International Development Technical Writing

I write technical documents about international development  that are compelling, insightful and a pleasure to read.

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Explore some of my published technical writing on poverty alleviation, economic development and the United Nations Sustainable Development Goals.

Technical Note: Financing Farm Inputs through a Risk-Sharing Mechanism in Ghana and Burkina Faso

Increased agricultural production and well-functioning agribusiness ecosystems are keys to rural economic development, food security, climate change resilience and enhancing the livelihoods and living standards of smallholder farmers. Since improved crop production benefits many different ecosystem actors, shouldering a portion of the risk makes sense not only for farmers but also for input suppliers, farm produce buyers and financing partners. This document summarizes key lessons from a longer case study on an innovative model to support smallholder farm production and risk management.

Leveraging the Power and Progress of Women’s Financial Inclusion to Tackle Global Challenges

In the fifth in a series of blog contributions throughout the year to complement the European Microfinance Award 2022 on 'Financial Inclusion that Works for Women', Myka Reinsch Sinclair reviews Alex Counts’ latest book ‘Small Loans, Big Dreams: Grameen Bank and the Microfinance Revolution in Bangladesh, America and Beyond’, which tells stories of how financial inclusion has, leveraged small but crucial gains to released women’s dormant economic potential and tackle global challenges.

Removing Roadblocks: Leveraging Digital Technology to Increase Smallholder Farm Mechanization

In many places where the majority of smallholder farmers still operate with manual or animal labor, mechanization holds tremendous potential for increasing farm yields, opening new market opportunities for smallholders, attracting youth to the sector and boosting agricultural production. But a tractor is a major investment, and few individual, small-scale farmers have the financial resources or the justification to purchase such equipment. Meanwhile, equipment owners who could earn extra income by providing mechanization services confront the hurdles of finding and aggregating customers for profitable delivery of mechanization services.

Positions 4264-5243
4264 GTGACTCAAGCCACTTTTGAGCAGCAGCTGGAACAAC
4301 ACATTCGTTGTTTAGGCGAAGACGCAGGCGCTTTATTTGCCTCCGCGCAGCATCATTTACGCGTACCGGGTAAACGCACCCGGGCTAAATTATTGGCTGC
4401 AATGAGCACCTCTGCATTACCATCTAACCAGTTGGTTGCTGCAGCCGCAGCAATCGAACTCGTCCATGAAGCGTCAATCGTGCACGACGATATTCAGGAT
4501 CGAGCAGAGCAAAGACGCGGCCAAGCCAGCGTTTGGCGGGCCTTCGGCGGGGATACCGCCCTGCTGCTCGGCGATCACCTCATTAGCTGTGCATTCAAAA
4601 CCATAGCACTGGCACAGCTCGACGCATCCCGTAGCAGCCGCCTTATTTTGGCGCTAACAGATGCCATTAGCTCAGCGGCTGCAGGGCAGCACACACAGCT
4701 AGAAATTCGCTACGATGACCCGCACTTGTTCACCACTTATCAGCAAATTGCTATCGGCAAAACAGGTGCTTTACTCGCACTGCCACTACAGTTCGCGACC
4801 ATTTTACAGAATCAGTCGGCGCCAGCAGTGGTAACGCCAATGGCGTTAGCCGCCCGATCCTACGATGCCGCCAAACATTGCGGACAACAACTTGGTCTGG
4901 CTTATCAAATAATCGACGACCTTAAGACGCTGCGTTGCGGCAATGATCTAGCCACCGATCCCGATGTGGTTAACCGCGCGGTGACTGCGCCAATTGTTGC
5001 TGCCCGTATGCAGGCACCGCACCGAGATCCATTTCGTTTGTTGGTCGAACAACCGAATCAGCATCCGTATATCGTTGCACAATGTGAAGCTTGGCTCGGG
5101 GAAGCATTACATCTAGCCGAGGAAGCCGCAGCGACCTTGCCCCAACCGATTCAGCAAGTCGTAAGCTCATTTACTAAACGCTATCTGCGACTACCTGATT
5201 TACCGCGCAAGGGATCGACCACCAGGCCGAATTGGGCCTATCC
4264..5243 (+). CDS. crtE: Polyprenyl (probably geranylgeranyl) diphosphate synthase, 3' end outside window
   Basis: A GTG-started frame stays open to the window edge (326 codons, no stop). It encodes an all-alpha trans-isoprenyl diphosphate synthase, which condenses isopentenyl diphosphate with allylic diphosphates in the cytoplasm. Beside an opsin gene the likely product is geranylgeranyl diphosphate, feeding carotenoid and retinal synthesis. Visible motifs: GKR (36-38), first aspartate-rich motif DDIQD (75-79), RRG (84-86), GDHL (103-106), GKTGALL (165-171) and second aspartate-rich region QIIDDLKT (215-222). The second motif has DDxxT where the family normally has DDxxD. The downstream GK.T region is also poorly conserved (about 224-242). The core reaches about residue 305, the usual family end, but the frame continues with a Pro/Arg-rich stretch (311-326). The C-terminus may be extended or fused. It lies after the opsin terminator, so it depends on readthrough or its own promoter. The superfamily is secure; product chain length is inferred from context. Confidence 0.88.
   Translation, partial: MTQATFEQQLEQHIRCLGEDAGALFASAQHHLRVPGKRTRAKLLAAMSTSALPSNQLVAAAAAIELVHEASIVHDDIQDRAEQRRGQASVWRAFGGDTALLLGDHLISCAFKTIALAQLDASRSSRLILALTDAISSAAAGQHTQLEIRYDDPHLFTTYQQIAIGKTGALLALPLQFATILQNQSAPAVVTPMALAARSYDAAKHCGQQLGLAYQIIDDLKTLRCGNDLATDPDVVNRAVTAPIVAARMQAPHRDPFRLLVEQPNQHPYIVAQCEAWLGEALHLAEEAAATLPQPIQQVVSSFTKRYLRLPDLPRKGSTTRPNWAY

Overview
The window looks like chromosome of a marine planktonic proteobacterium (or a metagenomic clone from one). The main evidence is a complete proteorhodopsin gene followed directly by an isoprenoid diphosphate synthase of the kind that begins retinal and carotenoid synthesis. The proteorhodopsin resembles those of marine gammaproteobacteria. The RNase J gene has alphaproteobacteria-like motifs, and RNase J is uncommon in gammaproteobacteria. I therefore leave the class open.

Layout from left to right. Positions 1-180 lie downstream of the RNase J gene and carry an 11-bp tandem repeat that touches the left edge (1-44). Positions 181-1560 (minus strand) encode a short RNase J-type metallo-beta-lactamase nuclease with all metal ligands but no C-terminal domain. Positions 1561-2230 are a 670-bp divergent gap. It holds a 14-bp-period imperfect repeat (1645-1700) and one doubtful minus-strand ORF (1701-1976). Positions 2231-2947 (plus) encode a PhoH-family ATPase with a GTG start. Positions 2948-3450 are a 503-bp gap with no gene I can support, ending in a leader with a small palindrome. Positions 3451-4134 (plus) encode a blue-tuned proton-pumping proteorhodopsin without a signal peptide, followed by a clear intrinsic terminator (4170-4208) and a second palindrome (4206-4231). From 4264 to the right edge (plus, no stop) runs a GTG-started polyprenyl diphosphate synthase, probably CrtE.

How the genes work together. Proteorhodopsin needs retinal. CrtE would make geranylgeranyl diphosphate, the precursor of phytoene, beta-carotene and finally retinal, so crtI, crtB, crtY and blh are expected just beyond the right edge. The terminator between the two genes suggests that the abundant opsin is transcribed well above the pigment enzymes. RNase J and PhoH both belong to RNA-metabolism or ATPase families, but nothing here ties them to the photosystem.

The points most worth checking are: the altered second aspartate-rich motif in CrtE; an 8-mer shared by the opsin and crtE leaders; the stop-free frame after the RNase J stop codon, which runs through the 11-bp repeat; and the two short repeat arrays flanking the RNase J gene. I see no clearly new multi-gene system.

The Business Case for Financial Inclusion of Female Smallholder Farmers

Women play a key role in small holder farming and
represent 50% of the potential customer base for
financial and other products and services geared
toward SHF. Their limited participation in parts of the
agricultural supply chain results in lost business
opportunities for SHF themselves, as well as for
agribusinesses and financial service providers. This study applies a gender lens to AGRA's five-year Mastercard-funded ‘Financial Inclusion for Smallholder Farmers in Africa Project’ (FISFAP) in analyzing why and how to tackle the disparity between women’s and men’s access to and uptake of their services.

Why Measuring Child-Level Impacts Can Help Achieve Lasting Economic Change

Significant global investment is currently devoted to “economic strengthening” activities in developing countries with the goals of addressing the short-term needs of poor people and enabling entire communities to overcome poverty and live healthy, productive lives. This paper presents an argument for the systematic monitoring and evaluation of child wellbeing related to such economic strengthening efforts.

Costs and benefits of microfinance institutions offering health protection services to clients

Five microfinance institutions (MFIs) in Bénin, Bolivia, Burkina Faso, India and the Philippines developed and offered health protection services to microfinance clients: health education, health loans, health savings, health micro-insurance, linkages to health providers and distribution of health products. After about two years, the services were collectively reaching over 300,000 clients and are continuing to scale up. The cost to the MFI was generally low for each service (average annual net marginal cost of US$0.29 per client and average total annual cost, including allocated expenses, of $1.59 per client). Some were expected to become profitable in the near term.

Youth Financial Inclusion: Promising Examples for Achieving Youth Economic Empowerment

The purpose of this publication is to contribute to the microfinance sector’s collective knowledge base by sharing examples of promising youth financial inclusion programs around the world and the lessons emerging from them. By sharing case studies that illustrate a variety of service combinations, approaches and delivery models, the European Microfinance Platform (e-MFP) seeks to provide the reader with useful reference points for offering savings, credit and non-financial services (especially training and mentoring) to youth.